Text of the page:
Office of Thrift Supervision Director Ellen Seidman made a case Thursday for hauling enforcement of the Community Reinvestment Act into the Internet age.
In a speech in Newport, R.I., Ms. Seidman questioned how geography-based CRA exams can suffice when financial institutions are offering services by mail, over the Internet, through insurance agents, or via affinity groups.
"The regulation's definition of an institution's assessment area is based on the idea of a community we have worked with since 1977," she said. "One obvious question is whether it is time to expand the traditional notion of community."
Currently, compliance with the CRA is based on lending, investment, and service to low- and moderate-income borrowers near an institution's branches or deposit-taking ATMs.
Ms. Seidman suggested several options.
Assessment areas could be redefined to focus on the location of an institution's customers rather than its branches.
"It is certainly an alternative worth exploring, particularly as more institutions are being chartered as a means of servicing pre-existing customers of a credit union or an affiliated financial services provider, such as a brokerage or insurance company," she said.
Of the four bank and thrift agencies, the OTS faces the toughest questions regarding CRA enforcement as nonbanks continue to charter thrifts and credit unions convert to mutual savings banks.
Ms. Seidman also suggested allowing more institutions to satisfy CRA requirements with community development lending, investment, and services outside their assessment area. Currently, only wholesale and limited- purpose institutions adequately serving their assessment areas may gain CRA credit for actions outside their home markets.
But both these moves would require time-consuming changes in CRA regulations, so Ms. Seidman urged institutions to take another look at the strategic plan option.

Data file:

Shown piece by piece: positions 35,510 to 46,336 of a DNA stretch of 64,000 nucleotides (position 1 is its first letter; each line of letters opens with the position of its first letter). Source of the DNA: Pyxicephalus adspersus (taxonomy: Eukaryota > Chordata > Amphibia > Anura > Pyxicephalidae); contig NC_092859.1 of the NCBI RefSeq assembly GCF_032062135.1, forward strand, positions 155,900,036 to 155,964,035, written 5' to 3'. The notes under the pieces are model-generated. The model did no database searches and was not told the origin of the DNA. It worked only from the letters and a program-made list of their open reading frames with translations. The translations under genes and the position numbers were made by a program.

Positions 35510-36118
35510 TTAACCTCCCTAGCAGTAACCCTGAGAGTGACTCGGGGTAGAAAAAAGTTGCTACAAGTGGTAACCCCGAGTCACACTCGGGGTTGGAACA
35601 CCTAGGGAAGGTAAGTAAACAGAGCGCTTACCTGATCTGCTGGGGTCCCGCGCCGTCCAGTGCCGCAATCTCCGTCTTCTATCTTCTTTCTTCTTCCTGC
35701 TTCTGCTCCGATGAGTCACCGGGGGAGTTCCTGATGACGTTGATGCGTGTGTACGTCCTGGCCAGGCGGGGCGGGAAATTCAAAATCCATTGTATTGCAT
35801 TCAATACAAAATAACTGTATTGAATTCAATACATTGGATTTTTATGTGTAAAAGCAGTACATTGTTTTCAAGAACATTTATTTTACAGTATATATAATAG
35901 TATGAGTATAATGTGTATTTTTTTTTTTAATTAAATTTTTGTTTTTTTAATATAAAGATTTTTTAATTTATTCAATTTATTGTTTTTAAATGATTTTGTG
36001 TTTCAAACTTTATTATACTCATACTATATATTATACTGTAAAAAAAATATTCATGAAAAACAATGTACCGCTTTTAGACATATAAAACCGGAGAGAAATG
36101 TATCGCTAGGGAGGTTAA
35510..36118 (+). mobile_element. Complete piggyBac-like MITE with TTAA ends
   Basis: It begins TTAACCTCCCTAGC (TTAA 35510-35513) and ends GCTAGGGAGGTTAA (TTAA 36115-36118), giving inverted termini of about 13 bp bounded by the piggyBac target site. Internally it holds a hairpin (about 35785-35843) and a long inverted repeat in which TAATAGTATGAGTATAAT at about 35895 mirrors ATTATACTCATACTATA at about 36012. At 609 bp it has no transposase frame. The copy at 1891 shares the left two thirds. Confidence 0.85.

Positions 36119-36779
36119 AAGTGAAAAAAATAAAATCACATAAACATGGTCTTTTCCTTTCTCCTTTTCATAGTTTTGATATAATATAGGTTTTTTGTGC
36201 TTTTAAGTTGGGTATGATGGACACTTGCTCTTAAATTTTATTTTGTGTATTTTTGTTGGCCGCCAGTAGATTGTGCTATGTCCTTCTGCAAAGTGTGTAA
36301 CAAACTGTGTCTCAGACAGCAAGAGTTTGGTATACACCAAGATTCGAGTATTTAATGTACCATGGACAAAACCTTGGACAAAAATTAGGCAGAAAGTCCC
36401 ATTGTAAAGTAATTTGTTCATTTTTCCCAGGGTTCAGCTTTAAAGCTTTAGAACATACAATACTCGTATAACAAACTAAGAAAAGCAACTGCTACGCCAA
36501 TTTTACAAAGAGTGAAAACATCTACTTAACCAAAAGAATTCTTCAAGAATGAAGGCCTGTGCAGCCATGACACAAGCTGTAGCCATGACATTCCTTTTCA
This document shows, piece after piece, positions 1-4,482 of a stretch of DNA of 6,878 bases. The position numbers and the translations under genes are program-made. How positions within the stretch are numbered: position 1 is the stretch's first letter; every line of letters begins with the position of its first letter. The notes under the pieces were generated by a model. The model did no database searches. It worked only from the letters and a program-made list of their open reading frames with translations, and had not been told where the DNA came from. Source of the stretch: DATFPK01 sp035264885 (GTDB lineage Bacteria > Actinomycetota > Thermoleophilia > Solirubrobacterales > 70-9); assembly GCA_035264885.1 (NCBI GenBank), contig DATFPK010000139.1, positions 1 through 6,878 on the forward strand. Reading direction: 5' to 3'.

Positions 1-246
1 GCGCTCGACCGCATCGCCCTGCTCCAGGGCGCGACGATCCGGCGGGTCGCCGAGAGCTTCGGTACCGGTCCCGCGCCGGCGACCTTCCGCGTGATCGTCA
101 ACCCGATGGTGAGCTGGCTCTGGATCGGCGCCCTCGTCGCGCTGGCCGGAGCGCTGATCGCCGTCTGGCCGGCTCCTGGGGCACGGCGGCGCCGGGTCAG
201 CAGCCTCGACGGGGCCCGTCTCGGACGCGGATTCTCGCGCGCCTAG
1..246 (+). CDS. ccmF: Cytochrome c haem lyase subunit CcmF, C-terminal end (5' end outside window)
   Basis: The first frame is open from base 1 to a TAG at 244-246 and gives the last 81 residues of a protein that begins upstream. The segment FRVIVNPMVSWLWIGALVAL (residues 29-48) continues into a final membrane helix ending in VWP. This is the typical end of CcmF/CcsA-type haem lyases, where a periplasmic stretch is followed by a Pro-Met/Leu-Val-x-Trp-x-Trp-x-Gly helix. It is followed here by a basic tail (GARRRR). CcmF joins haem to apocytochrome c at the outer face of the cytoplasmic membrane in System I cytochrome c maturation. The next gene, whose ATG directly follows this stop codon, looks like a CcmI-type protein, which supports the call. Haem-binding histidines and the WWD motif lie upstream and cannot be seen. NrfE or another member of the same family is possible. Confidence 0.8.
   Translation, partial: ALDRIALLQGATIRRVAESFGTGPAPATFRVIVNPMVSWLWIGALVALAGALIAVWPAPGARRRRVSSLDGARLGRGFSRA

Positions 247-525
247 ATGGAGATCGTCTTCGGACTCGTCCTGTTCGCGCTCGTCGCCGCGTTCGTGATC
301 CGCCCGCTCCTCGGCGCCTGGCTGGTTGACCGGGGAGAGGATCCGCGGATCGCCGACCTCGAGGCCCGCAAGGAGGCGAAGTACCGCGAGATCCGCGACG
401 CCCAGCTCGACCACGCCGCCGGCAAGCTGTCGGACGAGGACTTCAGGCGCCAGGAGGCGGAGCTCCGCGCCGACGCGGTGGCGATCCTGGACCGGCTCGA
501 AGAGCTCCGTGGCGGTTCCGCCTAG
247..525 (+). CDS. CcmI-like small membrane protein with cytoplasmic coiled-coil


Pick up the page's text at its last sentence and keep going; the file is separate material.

The option allows a bank or thrift to customize its CRA exam. However, the institution must consult with its community, post and accept public comments on the plan for 30 days, and get it approved by regulators. A strategic plan must have annual, measurable goals.
Few institutions are using strategic plans. "The option is perceived as more work than it is worth," Ms. Seidman said. But for institutions with nontraditional business strategies, a strategic plan provides more flexibility and more certainty in the exam process, she said.
In her speech to the CRA and Fair Lending Colloquium, Ms. Seidman also tried to set the record straight on how much CRA commitment the OTS is demanding of companies chartering thrifts, such as State Farm Mutual Automobile Insurance Co.
"There is a misconception that State Farm's thrift's CRA performance will be limited to the metropolitan statistical area surrounding its Bloomington, Ill., headquarters," she said. "That is emphatically not the case."
The CRA mandates that State Farm comply in only that one metropolitan statistical area, she said, but the company's proposed performance and the OTS' intended enforcement are much broader.
"OTS will evaluate this institution's performance as it grows and expands to other states and regions," she said. "All of this will happen even if there is still only one main office assessment area.
"What is more, State Farm knows this and has demonstrated its capacity to satisfactorily meet these expectations."
Ms. Seidman also said regulators must change CRA rules so institutions no longer receive credit for merely selling qualified loans to each other. While loan purchases can earn legitimate CRA credit, the practice is being abused, she said.
"This incentive can lead to the purchase and sale of the same loans over and over again," she said. "The agencies must find ways to discourage the churning of loans."